How do we define ‘the mental obsession’ or ‘obsession of the mind’ which is something often heard during recovery meetings?

For me the simplest way to describe this is a defective or warped thinking we have as part of addiction. It’s a way of thinking that’s ruled the way I thought and acted before I started to embrace my recovery.

In short it’s the warped sense of thinking that proceeds or leads to us drinking, using drugs, food, gambling, sex or whatever our compulsive behaviours might be.

My mental obsession often took a few forms, the first of which was often more subtle, thoughts popping up convincing us that we can drink or use safely today, that this time will be different, that we have everything under control today. It’s the thinking and part of the brain that tries to hide our past from us, tries to keep us living in fantasy rather than the horrible reality of our situation and ultimately disconnected from ourselves the people and the world around us.

At times it was definitely more pronounced, more aggressive. I could feel it as an overriding train of thought that started to dominate my thinking, I’d be constantly thinking about the next drink or drug, when I could get some, where my next one was coming from and how long I could keep going.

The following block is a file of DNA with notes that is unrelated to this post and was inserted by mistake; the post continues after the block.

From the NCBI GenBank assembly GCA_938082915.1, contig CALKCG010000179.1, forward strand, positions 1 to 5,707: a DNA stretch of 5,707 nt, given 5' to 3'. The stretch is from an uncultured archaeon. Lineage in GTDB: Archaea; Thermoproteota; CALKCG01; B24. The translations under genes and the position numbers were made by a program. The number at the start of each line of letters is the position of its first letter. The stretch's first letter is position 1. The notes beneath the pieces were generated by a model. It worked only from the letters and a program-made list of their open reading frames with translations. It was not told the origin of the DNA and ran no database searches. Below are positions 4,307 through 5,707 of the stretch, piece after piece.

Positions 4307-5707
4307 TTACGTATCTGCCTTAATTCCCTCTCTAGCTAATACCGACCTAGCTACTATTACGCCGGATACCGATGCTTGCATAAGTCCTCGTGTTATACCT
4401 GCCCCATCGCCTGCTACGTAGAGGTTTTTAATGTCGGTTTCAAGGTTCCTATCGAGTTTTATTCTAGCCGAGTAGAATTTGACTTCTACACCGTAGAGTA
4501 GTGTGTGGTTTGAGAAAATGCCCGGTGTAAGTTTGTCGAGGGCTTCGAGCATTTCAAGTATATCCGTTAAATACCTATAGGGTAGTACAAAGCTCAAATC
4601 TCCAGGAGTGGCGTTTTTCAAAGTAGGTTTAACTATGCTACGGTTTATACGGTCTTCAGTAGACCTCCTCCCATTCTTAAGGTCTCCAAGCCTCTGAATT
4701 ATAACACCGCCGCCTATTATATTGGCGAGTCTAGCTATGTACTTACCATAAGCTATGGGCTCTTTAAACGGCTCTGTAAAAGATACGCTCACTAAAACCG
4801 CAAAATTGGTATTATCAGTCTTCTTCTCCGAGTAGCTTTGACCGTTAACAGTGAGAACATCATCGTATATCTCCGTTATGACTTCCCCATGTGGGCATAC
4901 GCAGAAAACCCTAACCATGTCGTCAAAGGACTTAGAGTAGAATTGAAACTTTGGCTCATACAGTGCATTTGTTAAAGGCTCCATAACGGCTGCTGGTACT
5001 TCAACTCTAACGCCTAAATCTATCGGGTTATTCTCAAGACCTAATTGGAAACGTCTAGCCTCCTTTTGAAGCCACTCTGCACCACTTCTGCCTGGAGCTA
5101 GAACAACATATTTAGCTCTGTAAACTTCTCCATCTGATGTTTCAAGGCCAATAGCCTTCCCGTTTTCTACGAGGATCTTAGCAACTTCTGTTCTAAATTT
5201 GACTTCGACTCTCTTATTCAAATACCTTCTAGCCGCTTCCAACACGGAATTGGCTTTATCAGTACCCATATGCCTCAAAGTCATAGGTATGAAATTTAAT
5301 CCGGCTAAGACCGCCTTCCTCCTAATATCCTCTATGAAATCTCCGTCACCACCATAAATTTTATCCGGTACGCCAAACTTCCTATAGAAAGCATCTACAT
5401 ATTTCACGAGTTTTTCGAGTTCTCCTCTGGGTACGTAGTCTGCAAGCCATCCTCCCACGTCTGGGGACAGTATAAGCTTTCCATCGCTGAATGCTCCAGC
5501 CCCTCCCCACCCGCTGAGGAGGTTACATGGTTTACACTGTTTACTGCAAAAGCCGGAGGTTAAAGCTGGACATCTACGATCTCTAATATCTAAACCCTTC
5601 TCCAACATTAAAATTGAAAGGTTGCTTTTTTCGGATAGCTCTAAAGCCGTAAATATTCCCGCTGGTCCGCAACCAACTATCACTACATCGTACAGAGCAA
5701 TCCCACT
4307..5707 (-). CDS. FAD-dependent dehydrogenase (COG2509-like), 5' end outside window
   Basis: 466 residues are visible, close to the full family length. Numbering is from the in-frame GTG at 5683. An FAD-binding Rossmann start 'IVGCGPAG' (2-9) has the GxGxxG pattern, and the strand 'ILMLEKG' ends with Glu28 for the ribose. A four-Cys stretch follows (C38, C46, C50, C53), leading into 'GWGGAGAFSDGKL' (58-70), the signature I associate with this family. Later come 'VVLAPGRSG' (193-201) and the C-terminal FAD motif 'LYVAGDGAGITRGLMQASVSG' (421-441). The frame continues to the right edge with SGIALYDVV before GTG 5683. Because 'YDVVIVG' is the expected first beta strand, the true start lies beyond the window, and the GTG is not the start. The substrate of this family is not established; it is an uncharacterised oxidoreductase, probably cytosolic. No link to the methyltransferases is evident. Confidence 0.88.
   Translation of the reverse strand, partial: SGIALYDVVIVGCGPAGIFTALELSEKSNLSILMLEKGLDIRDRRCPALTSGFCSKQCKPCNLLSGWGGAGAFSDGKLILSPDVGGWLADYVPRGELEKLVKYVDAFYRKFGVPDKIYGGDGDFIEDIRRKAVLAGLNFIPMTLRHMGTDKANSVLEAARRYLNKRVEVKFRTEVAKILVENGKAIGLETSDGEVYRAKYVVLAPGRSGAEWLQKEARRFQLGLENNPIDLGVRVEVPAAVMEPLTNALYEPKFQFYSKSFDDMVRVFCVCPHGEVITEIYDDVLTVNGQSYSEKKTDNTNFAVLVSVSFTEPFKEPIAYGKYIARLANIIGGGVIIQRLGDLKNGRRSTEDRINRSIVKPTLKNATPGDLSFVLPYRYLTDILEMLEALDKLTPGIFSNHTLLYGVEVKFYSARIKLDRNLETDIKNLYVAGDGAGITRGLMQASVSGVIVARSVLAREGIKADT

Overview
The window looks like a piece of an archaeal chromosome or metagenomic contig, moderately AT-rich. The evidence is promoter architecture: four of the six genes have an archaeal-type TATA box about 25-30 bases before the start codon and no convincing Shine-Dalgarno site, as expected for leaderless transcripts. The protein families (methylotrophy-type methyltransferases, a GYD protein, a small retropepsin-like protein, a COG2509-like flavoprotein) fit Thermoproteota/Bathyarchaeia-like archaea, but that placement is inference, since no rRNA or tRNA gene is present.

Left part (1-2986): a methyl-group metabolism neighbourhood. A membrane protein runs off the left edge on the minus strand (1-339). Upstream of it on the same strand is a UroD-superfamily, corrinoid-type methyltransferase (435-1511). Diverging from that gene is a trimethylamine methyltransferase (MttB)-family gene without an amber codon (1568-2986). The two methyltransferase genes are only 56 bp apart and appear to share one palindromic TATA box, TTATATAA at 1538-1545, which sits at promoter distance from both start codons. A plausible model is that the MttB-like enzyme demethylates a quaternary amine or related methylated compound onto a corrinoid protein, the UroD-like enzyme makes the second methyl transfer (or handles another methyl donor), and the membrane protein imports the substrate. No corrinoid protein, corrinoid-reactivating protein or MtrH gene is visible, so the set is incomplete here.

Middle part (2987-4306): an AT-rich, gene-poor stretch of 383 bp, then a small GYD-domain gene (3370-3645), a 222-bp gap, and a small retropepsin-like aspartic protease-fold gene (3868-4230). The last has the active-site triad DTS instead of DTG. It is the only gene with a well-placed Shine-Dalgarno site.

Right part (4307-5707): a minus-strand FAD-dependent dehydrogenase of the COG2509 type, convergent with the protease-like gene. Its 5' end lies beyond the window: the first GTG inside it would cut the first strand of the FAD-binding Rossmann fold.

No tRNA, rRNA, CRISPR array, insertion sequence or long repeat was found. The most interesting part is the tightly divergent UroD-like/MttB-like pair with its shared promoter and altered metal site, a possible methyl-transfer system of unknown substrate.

Regardless of how the obsession would take hold, it would nearly always end badly. For me the mental obsession was ultimately dangerous as it puts my using before everything else, it would mean I would cast rationale thought and behaviour aside and created situations and consequences which got progressively worse. The Big Book has two examples in the chapter ‘More about Alcoholism’, the first a guy who thinks maybe he can get away with putting whiskey in milk and the second, someone who convinces himself a cocktail with dinner might just be ok. Both end terribly and are perfect examples of how the mental obsession might take hold.

After some time in the programme however I’ve learned that there’s a way to escape this, If I keep going to meetings, keep working a strong programme of recovery, keep working with and helping others, the obsession is kept at bay and I can be free to live a happier and more useful life, a life where I can be free today thanks to my programme of recovery…